Making high-performance computing available to SMEs for animation

New innovators: Rendicity

It took 29 hours per frame to turn the Sully character from Monsters University into the image viewers saw of him on screen. This process of converting a 3D model into a 2D image is called rendering and it requires phenomenal computing power and a lot of time. Even with massive supercomputers at its disposal, it took Pixar 100 million hours to render the whole movie.

Follow this line of thought and it’s obvious the animation industry would be very interested in someone who could simplify the process. So too would other companies that need big, secure computing power at reasonable cost. Examples are architectural practices designing skyscrapers and the designers of Formula 1 cars.

Cue academics Theo Lynn and Philip Healy of Cork-based company Rendicity, which launched its game-changing image-rendering service on the market in August. Both Healy and Lynn are cloud-computing experts and theirs is one of the first companies to adopt the public cloud service for use in "bursting" compute-intensive workloads. "Rendering is critical in a number of deadline-driven industries", explains Lynn. "That said it is also compute-intensive, time-consuming, hard to predict and prone to failure."

Those involved in 3D animation modelling or CAD typically need high-performance computing (HPC). But access is complex, as it requires specialised ICT infrastructure and support staff. HPC has historically been used by companies with big budgets and people who know what they’re doing. Many SMEs would benefit from being able to use HPC but the cost and skill levels have excluded them – until now.


“Our service provides end-users of compute-intensive applications with access to the power of big computers on a pay-per-use basis while hiding the complexity of what’s making it all happen,” says Healy, the company’s founder and chief technical officer.

“Our service is more secure, lower cost, more convenient and doesn’t require the deep IT knowledge of existing HPC/HPC in the cloud solutions. It’s an on-demand, drag-and-drop solution and offers users access to a range of public cloud service providers. This provides near-infinite state-of-the-art computing power at real-time industry pricing using a utility billing model. This access will be attractive to SMEs but also to existing high-volume users who often hit capacity issues, especially when deadlines are looming.”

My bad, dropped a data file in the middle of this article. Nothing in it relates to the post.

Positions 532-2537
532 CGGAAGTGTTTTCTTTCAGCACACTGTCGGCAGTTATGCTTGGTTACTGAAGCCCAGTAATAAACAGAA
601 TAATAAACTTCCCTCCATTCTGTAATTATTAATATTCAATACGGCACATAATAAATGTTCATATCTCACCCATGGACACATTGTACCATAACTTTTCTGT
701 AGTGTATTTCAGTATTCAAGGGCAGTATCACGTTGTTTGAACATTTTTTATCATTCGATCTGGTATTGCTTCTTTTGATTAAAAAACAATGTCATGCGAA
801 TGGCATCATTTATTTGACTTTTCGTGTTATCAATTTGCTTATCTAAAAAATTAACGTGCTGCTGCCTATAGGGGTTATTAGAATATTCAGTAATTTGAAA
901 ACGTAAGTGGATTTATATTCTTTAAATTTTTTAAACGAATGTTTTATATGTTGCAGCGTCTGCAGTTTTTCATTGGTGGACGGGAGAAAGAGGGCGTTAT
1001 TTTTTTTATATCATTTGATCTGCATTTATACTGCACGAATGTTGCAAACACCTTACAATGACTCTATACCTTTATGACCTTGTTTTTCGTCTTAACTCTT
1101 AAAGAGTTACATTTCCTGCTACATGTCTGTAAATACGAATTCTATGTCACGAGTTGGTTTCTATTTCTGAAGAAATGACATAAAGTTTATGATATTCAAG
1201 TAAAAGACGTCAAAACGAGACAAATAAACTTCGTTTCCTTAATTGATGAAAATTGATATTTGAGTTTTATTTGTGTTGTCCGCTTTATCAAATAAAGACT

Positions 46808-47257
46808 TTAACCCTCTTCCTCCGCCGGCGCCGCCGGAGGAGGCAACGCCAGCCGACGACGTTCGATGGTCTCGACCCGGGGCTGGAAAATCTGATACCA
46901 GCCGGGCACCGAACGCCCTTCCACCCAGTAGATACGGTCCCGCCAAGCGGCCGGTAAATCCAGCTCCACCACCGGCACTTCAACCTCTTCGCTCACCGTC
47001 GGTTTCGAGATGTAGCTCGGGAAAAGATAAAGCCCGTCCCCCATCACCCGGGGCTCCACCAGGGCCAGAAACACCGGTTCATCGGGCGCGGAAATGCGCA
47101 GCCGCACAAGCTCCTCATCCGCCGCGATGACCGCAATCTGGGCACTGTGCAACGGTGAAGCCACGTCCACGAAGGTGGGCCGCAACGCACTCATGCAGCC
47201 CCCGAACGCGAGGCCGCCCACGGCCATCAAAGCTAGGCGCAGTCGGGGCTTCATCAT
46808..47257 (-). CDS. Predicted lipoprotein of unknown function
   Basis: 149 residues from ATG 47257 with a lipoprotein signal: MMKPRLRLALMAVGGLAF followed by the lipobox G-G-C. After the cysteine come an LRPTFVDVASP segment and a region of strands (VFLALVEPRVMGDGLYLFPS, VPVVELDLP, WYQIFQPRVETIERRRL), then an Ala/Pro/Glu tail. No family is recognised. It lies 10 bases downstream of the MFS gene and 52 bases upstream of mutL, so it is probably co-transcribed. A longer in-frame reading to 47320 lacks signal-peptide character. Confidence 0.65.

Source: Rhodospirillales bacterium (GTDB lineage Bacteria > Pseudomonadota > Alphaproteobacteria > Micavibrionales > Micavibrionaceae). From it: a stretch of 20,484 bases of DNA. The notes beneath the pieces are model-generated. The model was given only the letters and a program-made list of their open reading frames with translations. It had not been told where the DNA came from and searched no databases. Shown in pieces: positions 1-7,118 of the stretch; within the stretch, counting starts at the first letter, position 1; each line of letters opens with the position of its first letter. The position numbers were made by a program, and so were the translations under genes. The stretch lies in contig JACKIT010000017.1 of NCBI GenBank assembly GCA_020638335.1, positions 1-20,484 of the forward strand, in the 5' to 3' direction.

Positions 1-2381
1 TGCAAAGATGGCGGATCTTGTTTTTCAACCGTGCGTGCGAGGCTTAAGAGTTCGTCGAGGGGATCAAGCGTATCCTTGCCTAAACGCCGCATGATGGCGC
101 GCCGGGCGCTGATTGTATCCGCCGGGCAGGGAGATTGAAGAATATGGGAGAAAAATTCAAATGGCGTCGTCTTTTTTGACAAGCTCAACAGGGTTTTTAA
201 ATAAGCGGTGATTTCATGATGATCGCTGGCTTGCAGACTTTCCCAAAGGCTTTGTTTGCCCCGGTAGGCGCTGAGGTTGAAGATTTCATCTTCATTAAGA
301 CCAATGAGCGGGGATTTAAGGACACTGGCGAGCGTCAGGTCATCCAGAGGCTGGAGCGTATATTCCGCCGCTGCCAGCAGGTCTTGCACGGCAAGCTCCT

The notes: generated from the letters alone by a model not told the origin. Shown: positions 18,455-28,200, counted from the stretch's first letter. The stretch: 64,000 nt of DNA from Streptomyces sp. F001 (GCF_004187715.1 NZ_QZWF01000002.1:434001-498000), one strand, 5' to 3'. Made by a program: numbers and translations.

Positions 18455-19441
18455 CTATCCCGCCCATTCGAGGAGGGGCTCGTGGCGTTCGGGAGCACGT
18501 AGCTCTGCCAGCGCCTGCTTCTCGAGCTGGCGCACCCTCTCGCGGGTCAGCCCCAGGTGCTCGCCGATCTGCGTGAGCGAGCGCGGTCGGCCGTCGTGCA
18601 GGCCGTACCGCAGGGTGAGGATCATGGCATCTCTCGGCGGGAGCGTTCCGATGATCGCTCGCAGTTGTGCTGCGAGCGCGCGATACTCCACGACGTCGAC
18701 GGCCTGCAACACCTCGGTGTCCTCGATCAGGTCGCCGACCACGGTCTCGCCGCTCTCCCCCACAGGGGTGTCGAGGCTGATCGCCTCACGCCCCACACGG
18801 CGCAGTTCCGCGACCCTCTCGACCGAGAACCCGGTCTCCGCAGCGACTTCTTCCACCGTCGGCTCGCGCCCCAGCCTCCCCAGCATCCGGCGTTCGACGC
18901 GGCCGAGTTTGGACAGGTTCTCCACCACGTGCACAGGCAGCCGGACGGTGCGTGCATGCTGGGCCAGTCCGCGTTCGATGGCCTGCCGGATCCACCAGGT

What sets Rendicity apart in its niche is that it offers customers a choice of different public cloud service providers including Microsoft and Amazon Web Services. “This means we don’t have any partnership conflicts,” Lynn says. “Second, we don’t just do animation, we provided support for a variety of use cases in other sectors including computer-aided engineering, electronic chip design and mechanical design. Third, in contrast to other outsourced providers, Rendicity is very secure and scalable.”

Rendicity has been in the making for three years. Philip Healy is a career academic who has spent the last 14 years as a researcher in UCC specialising in distributed and cloud computing. Theo Lynn is an associate professor at DCU business school and principal investigator at the Irish Centre for Cloud Computing and Commerce. He was involved in the formation of a number of software companies prior to joining DCU in 2007.

Way forward

Rendicity currently employs two people but efforts are under way to raise €1 million and this will help fund the creation of about 15 jobs in 2016. Investment to date is in the order of €200,000 with support coming from

Enterprise Ireland

, the 30/60 Partnership and the DCU Ryan Academy. Rendicity has just completed the Academy’s Propeller Venture Accelerator programme for entrepreneurs and won its coveted company of the year award for 2015. Rendicity’s potential customers are global and its initial target are specialist animation and VFX studios and very large architectural firms worldwide.